Cry Liberty: The Great Stono River Slave Rebellion of 1739

Cry Liberty: The Great Stono River Slave Rebellion of 1739

Cry Liberty: The Great Stono River Slave Rebellion of 1739

Cry Liberty: The Great Stono River Slave Rebellion of 1739

Synopsis

The story of slavery in the colonial New World is, in part, one of rebellion. In Jamaica, Hispaniola, Dutch Surinam and elsewhere, massive uprisings threatened European rule. But not in British North America. Between the founding of Jamestown in 1607 and the start of the American Revolution in 1775, the colonies experienced only one notable revolt, on South Carolina's Stono River in 1739, and it lasted a single day. Yet, writes Peter Charles Hoffer, as brief as this event was, historians have misunderstood it--and have thus overlooked its deeper significance.In "Cry Liberty," Hoffer provides a deeply researched and finely nuanced narrative of the Stono River conflict, offering uncomfortable insights into American slavery. In particular, he draws on new sources to reexamine this one dramatic day. According to conventional wisdom, recently imported African slaves-warriors in spirit and training-learned of an impending war between England and Spain. Seeking freedom from Spanish authorities, the argument runs, they launched a well-planned uprising in order to escape to Florida. But Hoffer has mined legislative and legal records, land surveys,and first-hand accounts to identify precisely where the fighting began, trace the paths taken by rebels and militia, and offer a new explanation of its causes. Far from a noble, well-crafted revolt, he reveals, the slaves were simply breaking into a store to take what they thought was their due, andchance events put them on a path no participant had originally intended. The truth is a far less heroic, but far more of a human tragedy.Richly researched, crisply told, and unflinchingly honest, this book uncovers the grim truth about the violent wages of slavery and sheds light on why North America had so few slave rebellions.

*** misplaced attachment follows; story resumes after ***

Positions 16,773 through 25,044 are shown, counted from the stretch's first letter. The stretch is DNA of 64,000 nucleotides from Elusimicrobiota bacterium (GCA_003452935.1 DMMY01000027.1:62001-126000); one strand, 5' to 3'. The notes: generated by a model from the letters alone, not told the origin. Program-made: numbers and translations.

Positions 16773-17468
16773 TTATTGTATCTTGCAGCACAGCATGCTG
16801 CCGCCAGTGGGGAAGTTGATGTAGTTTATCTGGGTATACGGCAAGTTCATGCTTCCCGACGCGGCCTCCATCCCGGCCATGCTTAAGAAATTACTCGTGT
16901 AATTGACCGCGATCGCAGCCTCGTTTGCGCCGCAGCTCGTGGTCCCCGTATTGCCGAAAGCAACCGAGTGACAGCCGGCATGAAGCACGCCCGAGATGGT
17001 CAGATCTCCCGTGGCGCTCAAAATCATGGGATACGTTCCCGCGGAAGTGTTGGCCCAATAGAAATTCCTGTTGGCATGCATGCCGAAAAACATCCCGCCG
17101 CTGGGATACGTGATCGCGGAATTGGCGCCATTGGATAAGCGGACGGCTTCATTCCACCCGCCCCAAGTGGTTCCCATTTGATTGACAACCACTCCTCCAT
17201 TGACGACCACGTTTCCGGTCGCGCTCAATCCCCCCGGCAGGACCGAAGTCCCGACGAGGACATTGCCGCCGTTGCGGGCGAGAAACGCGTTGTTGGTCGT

Excerpt

When historians debate the contours of their craft, the concepts of narrative and contingency are closely linked. The outcome of any series of events depends—is contingent— upon the decisions of individuals. Historical narrative traces the sequence of those decisions; each forking point signifies a split between roads taken and not taken. Understanding the broader context in which such decisions takes place is, of course, essential: the way a society is organized, the relations among classes, the cultural and intellectual landscapes. But narrative insists that individual actions are not merely an inevitable by-product of society’s overarching structures. So Peter Hoffer would have us recall when it comes to the literal forks in the road leading to the Stono rebellion of 1739.

Stono was the only full-scale slave rebellion to erupt in the British colonies of North America. Despite its relative magnitude, and despite the first panicked and then ferocious responses of South Carolina’s white residents, little information about the outbreak has survived. We catch glimpses of a band of slaves marching down Pon Pon Road, which linked Charleston with . . .

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